I’m not sure I actually like Love Letter, but I also don’t know if I’d ever turn down a game of it. What would be the point of refusing to play? It’s such a trifle that I find it hard to believe that anyone would hate it enough to want nothing to do with it. In fact the most impressive thing about Love Letter is probably that it makes a case for itself at all, over easier activities like having a sip of coffee or sitting quietly. It’s just good enough to justify its existence and it makes the wise choice to wrap it up at about the two minute mark, then grab the cards, shuffle them up, and go again.
I thought I'd take a break from reviewing new stuff this week and take a dive into my long-promised review of the Avalon Hill classic, Wrasslin'. Someday I plan on working up my own Ameritrash Essentials list, and I expect this one to securely find a place there. It's a game "simulating" the best of the 80s era of wrestling--when Hulk Hogan and his prayers and vitamins ruled the world, when mustache-twirilng "heels" would get their comeuppance at "Wrasslemania", and when wrestlings storylines were the simple "They're fighting because they HATE each other." Man, I miss those days.
Historical wargames are often a terrible waste. All that wealth of history, all over the world - political, social and economic - and games choose to focus on violence. Such a shame, especially when turning history into a game is such a great way to get inside it, to learn it and understand it. Now the case for the prosecution has a new exhibit to showcase all these points: An Infamous Traffic.
Grab a knee and get coached up on the sheer brilliance of the adventure game for people that generally hate adventure games. It's that good.
Quite frankly, the reason some of us still today peek into KB looking for that clearanced gem. One of the best sci-fi games of all time.
When people ask, "What, exactly, IS Ameritrash?" sometimes you just want to grab a game, point at it, and say, "Here."
In case you haven’t figured it out, I’m an egghead. I've gotten to the age where I’d rather read Xenophon than George R. R. Martin, because to me history is more gripping than the best of make-believe. I'm not into fiction anymore because it can't be even half as strange as real life. For good reason -- if it was no one would believe it.
Android: Netrunner is a Living Card Game and that means lots of little expansion packs. Quite an alarming number of little expansion packs if you're a relatively casual player of the game like I am. But this latest pack isn't little: it's big. It comes in a proper box and contains 165 cards: 3 copies each of 55 different ones. As a casual player I approve mightily.
Like all the expansion before it, the focus is squarely on one faction each for the corporation and runner players, in this case Haas-Bioroid and the Shapers respectively. That's a bit more odd considering you get a lot more cards in this deck but there you go. The Shapers probably needed it as, despite their name, they're probably the most shapeless, ill-defined faction so far. And I like Haas because I'm a former genetic engineer myself. So, again, I approve mightily.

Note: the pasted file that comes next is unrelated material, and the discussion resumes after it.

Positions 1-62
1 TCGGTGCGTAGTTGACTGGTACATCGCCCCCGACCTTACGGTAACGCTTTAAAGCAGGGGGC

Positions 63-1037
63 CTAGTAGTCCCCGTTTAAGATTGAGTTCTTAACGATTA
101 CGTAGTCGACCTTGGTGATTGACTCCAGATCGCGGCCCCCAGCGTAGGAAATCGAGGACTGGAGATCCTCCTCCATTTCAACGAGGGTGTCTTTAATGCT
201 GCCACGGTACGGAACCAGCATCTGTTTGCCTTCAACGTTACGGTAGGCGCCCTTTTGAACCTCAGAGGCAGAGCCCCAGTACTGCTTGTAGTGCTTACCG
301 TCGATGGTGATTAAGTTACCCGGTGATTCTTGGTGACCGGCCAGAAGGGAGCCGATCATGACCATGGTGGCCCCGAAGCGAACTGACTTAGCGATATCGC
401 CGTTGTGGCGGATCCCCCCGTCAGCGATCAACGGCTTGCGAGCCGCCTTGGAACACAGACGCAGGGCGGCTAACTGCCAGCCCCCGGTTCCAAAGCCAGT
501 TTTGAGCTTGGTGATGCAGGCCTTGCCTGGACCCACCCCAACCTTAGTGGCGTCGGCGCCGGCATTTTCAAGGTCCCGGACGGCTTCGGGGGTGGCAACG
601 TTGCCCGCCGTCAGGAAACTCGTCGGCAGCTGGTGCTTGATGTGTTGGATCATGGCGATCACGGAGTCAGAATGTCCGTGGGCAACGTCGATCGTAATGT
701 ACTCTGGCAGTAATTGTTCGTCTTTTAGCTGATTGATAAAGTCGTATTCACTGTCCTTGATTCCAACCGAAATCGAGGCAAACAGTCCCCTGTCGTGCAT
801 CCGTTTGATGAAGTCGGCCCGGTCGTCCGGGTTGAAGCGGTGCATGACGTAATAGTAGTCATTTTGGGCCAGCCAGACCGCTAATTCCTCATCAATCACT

So what do we learn about the Shapers? The most amazing thing about Netrunner, in my opinion, isn't simply that it's a great game. There are lots of great games. What makes Netrunner special is the emergent theme, the way that if you stripped away the mediocre art and the pseudo-intellectual quotes and the stupid, obtuse jargon the game employs, it would still feel like a game about hackers trying to bypass corporate security and steal digital secrets. And what we learn about the Shapers follows that pattern.
Look at their cards. Self-modifying code which allows you to pick and play a card from your draw deck. Clone Chip which permits you to pick and play a card from your discard pile. Scavenge, which instructs you to discard something in play but replace it with something else from your hand or discard. This is a faction all about flexibility, about freedom, about feeling the code and being one with the machine. And it comes across in the cards.
You see the same playful spirit in their aggressive cards, too. Atman, an icebreaker you can pump up to any strength you like and keep it there, forever, and which can break any subroutine of any kind looks like a game breaker until you realise the strength is fixed, so it's really only useful against one kind of ice card. But you get to choose that card. Similarly Cypher-Cypher is a super-cheap and powerful icebreaker but it's tied to one target server. Escher, an event that sees you rearranging corporate ice as you see fit. Destruction by exploration.
So what about the corporation? Haas-Bioroid had a much stronger sense of identity than the Shapers before this set, but they were a little boring to play. Creation and Control adds spice and uncertainty. There's a new ambush asset which burns the runner for brain damage in exchange for a few creds. Another shock is Howler, a 1-cost ice card that does nothing except install and activate another piece of ice, for free, directly behind it. Tyr's hand is an upgrade you can trash to stop an ice subroutine being bypassed. Runs on unknown Bioroid servers now have a similar amount of inbuilt tension and danger as the other corporations.
Actions generally are a focus, as befitting the Haas-Bioroid vulnerability of having ice that can be bypassed simply by the runner spending actions. The Efficiency Committee agenda, for instance, which gives you two actions in exchange for one and an advancement token. Or the Arcology asset which does the same thing except it's not an agenda, even though it'll look like one to the runner. You can save actions a different way with the Pet Project agenda which effectively gives you a bunch of free installs.